Sunday, July 31, 2011

How to Anaerobically Digest Biomass and Produce Biogas in 7 Simple Actions

Just how do you eat an elephant? The traditional response to that question is, "Just one bite at a time!" Actually, it is the same answer for how to complete any large task. When you look at the whole thing all at once, it appears to be impossible. Break it down into parts, steps or sub-tasks, and each of these is not nearly so formidable. Your specific steps can each be relatively simple, something that's no big deal, that can be done. And when you have done every one of the small-task steps, you gaze back and find out that now you have the entire formidable-task thing done. That's just exactly how it is with how to anaerobically digest biomass and produce biogas. Here is a method to tackle the formidable task of anaerobically digest biomass and produce biogas, in 7 simple steps.


Step 1. The waste is delivered to the plant and is initially sorted mechanically to remove remaining non-biodegradable contaminants. With this you will need to involve screens, air classifiers or magnets. In the event you neglect this or don't do it, you should expect a poor quality of feedstock delivery into the digester, and potential for blockages of the digester, causing downtime.

Step 2. The organic waste is then shredded and mixed with water and pumped to an enclosed vessel (reactor) known as the biogas digester. This step is important because the right mixture must be created for pumping into the digester ).

Step 3. In the digester it is heated, stirred, and held for up to three weeks whilst the bacteria digest the waste and emit a gas consisting of about two thirds methane and one third carbon dioxide. This will mean that during that period bacteria and other organisms are fermenting the organic material. This could also mean that biogas methane is produced, and this is the main product of, and reason for operating the process.

Step 4. After this the solid digested material is pressed to recover the added water. This will probably involve a mechanical press system.

Step 5. The solid digestate is placed in piles to aerate for for anything between two weeks and twelve weeks. Once the digestate has been aerated it can be used as a soil improver or growing media constituent in the same way as compost. A key point you will want to remember here is going to be that there may be regulations which limit the use of digestate due to concerns about possible transmission of infection, and other possible contaminants. The reason why this will be significant is, for example, that this limits the uses and value of digestate. If the material is derived from mixed wastes sources additional sorting may also be required to remove contaminates.

Step 6. The liquid fraction can be recirculated in the process but some excess is generated and depending of the feedstock this can be used as a fertiliser or if the waste is contaminated it has to be disposed of to sewer.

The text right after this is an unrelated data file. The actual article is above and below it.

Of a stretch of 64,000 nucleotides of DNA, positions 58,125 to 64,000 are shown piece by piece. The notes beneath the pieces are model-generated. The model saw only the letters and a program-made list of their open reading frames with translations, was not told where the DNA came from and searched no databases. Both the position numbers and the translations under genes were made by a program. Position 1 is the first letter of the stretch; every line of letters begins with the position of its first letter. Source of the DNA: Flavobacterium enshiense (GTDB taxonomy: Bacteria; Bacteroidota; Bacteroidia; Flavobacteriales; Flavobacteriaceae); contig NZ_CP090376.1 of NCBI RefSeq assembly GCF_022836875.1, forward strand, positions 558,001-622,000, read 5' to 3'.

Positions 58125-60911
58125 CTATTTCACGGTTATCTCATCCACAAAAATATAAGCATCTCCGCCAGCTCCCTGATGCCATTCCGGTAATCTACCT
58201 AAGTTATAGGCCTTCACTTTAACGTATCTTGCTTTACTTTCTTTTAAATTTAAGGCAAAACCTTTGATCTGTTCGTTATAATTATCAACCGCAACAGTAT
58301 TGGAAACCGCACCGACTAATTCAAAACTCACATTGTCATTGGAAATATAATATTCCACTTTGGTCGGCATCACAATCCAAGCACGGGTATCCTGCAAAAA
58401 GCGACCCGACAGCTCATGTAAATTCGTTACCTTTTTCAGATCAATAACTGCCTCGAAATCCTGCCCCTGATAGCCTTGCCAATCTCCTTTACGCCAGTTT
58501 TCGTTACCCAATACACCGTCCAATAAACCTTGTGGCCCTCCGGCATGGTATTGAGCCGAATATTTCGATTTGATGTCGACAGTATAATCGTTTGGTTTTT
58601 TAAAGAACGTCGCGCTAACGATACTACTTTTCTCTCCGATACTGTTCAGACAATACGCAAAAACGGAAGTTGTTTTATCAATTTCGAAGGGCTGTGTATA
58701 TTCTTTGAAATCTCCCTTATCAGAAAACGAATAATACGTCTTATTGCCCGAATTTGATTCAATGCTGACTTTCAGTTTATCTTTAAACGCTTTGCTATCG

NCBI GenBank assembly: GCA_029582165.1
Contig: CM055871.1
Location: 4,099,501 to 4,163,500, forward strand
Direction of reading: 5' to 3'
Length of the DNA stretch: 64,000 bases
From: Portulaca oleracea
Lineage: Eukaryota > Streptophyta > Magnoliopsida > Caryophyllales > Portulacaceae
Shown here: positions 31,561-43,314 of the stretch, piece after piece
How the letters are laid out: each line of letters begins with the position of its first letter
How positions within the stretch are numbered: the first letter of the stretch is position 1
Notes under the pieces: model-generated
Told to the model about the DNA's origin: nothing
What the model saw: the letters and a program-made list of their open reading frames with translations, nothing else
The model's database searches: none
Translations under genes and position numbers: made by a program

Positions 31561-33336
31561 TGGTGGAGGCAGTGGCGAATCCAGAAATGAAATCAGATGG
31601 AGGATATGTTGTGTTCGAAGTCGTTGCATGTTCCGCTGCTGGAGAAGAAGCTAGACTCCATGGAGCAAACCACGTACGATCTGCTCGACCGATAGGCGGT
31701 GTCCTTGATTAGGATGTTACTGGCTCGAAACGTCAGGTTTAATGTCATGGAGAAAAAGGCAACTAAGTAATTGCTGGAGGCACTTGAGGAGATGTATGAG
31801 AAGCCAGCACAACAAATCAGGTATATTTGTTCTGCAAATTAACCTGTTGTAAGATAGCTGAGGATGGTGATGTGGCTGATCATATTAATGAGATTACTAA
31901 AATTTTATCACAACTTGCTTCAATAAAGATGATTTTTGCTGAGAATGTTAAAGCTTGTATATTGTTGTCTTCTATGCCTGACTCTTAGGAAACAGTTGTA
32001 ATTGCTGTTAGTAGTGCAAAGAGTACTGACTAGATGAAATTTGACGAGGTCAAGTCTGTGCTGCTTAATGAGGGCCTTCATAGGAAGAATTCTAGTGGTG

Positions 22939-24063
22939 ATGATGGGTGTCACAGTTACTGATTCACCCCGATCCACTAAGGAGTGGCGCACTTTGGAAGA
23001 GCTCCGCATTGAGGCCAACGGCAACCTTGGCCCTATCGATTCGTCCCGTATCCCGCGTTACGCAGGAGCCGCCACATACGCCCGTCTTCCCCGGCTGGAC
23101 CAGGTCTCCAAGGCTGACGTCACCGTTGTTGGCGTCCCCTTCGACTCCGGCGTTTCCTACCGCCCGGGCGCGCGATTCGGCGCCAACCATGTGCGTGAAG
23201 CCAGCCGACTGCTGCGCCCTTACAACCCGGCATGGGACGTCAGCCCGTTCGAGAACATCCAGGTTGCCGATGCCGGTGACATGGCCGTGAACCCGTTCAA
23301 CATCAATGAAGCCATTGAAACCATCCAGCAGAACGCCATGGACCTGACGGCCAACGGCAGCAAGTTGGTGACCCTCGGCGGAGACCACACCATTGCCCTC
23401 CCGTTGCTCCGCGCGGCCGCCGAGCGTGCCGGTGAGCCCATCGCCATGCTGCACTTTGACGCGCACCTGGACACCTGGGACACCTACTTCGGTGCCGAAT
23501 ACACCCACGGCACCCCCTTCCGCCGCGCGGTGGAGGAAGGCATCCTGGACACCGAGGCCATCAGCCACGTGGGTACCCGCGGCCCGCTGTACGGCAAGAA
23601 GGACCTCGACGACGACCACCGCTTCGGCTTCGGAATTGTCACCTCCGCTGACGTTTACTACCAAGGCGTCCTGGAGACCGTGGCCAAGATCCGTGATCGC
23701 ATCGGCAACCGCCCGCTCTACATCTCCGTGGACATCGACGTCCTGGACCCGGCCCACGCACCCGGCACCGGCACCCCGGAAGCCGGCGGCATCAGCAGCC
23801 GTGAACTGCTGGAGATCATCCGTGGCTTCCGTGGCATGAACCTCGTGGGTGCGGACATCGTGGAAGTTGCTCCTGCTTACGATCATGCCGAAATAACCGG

Step 7. The gas that's generated after a basic cleaning stage to get rid of hydrogen sulphide and water, can be burnt in gas engines to create electricity or in boilers to provide steam.

Or, in some locations it can make good business sense to purify the gas further by removing the CO2 so that the gas may be employed to fuel autos like automobiles, buses or vans, or the purified gas can also possibly be piped in to the natural gas network.. You are now almost there! Remember, that environmental groups and many governments are very keen to promote the use of Anaerobic Digestion due to its carbon neutral and renewable energy nature.

When you take the steps explained above, the massive elephant-problem you had will likely be "eaten up" one step at a time, "devoured" and dealt with. You will succeed in completing your project and can enjoy the fruits of victory and accomplishment! Congratulations on your victory! You took on a big challenge, conquered it and won, one step at a time!

Discover the best way to build and operate a biogas digester by going to the Biogas Digestion eBook Resources site

Steve Symes regularly writes on renewable energy issues. He feels that the environmental debate is too important to leave to the boffins. If you think so too then visit a Blog on the subject at Renewable Energy News.

1 comment:

Randy Mott said...

You are describing a very expensive and unnecessarily complex approach. Only a small fraction of the incoming substrates should require any treatment and this should be covered by user charges to the waste producer. Large, stable homogeneous waste streams should provide the base load (slaughterhouses, etc.). Adding water is also unnecessary: the substrates should only be about 15-22% TS. Dewatering the digestate is expensive and also unnecessary - liquid digestate is widely used as a fertilizer without dewatering. The capex and O&M for the system you describe what not make it economically feasible anywhere I know.
Randy Mott, President
CEERES (Warsaw)(Danish AD technology)